This is what change looks like. Real change. These men represent the vanguard of a new movement taking hold in South Carolina. They are the foot soldiers tasked with reordering a landscape ravaged in many places by ineffectiveness and indifference. But instead of destroyers, they are builders, trying to win hearts and minds. Not only win them, but shape them, mold them, improve them. These men from the College of Charleston, if they have their way, are out to transform no less than the very face of education.
by Mark Berry
Photos by Vince Musi
Something is rotten in the state of South Carolina. Few would disagree that there is a tragedy of Shakespearean proportion playing out within our educational system, county by county, city by city, school by school.
Some call it the educational gap. Others, the achievement gap. Either way, they’re talking about a chasm, and it’s growing wider, ever wider, between white and minority students and their academic performance in the classroom. Soon, the Palmetto State will be able to boast of its own Grand Canyon, except this one you don’t want to put on a postcard wistfully wishing you were here.
Educational pundits, politicians, administrators, teachers, concerned parents – they all argue about both the causes of the problem and the ways to address it. Attend some of the local school board meetings around the state, and you’ll witness verbal fireworks worthy of reality TV. The cacophony of finger pointing, despair at slipping further behind and, at times, the self-righteous indignation is overwhelming, almost comical in its seeming absurdity in the face of such challenges. However, through all the combative discourse, there is a sincerity present, a deep and pressing desire to lift South Carolina so that it’s not some bottom-dwelling state content with a view from the basement.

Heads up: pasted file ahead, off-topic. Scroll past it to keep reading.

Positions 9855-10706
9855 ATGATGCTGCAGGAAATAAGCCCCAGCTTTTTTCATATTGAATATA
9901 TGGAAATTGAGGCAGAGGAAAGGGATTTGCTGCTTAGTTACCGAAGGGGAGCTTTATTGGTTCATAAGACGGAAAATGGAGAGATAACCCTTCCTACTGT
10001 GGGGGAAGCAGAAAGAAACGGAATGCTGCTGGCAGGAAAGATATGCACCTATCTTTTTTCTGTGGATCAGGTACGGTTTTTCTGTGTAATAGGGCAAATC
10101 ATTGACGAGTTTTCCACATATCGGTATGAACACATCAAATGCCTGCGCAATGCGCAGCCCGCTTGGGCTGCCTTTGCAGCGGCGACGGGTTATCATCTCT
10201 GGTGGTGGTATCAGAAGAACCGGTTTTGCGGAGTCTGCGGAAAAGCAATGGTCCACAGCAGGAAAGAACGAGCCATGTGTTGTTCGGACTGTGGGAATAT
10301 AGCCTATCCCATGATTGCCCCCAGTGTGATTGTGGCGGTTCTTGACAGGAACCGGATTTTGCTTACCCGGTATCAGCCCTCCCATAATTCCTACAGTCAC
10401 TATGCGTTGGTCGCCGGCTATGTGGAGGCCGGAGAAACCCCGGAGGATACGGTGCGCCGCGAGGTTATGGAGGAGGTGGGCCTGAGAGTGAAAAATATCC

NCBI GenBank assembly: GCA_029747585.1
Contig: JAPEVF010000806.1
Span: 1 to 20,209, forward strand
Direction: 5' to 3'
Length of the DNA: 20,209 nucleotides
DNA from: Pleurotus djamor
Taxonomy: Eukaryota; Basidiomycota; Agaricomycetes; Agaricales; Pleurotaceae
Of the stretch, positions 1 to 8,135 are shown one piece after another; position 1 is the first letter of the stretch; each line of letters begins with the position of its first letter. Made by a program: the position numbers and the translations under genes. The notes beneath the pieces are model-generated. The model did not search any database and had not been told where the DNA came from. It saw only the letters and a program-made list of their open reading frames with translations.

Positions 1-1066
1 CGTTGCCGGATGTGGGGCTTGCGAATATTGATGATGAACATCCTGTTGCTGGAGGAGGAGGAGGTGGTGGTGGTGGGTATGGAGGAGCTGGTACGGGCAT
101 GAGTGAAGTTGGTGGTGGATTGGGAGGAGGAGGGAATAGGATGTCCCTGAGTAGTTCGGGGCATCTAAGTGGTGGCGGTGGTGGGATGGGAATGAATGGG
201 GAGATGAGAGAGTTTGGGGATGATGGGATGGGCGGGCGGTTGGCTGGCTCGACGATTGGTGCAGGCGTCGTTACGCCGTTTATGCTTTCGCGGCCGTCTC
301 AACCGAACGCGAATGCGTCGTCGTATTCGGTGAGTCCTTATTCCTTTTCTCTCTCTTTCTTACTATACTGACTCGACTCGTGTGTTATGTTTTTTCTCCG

So what’s the fix?
Unfortunately, there is no easy answer. When it comes to public education, there never is. The problems seem too complex, too politicized and too intricately woven into the very fabric of our society for any real change to take place.
Indeed, the state’s 2011 achievement statistics paint a very bleak picture for black students. In fourth-grade reading, 56 percent are considered “below basic” – a euphemism for failing (considering the other categories are “advanced,” “proficient” and “basic”) – as compared to 27 percent of white students. By eighth grade, that “below basic” percentage drops to 18 percent for white students, but only falls to 44 percent for black students. When it comes to math, the trend is worse: 39 percent of black students are failing in fourth grade, but that percentage actually jumps to 50 percent in eighth graders. Together, these figures add up to one big negative for black students by the time they reach high school: lower graduation rates and higher drop-out numbers as compared with their white classmates.
Yes, the statistics are demoralizing. But there’s hope.
Just ask the professors in the College’s School of Education, Health, and Human Performance. They see it, ultimately, as a people problem with a people solution. And they’re applying the old joke of how to eat an elephant (one bite at a time) to tackle an issue that has far too long been the actual elephant in the room.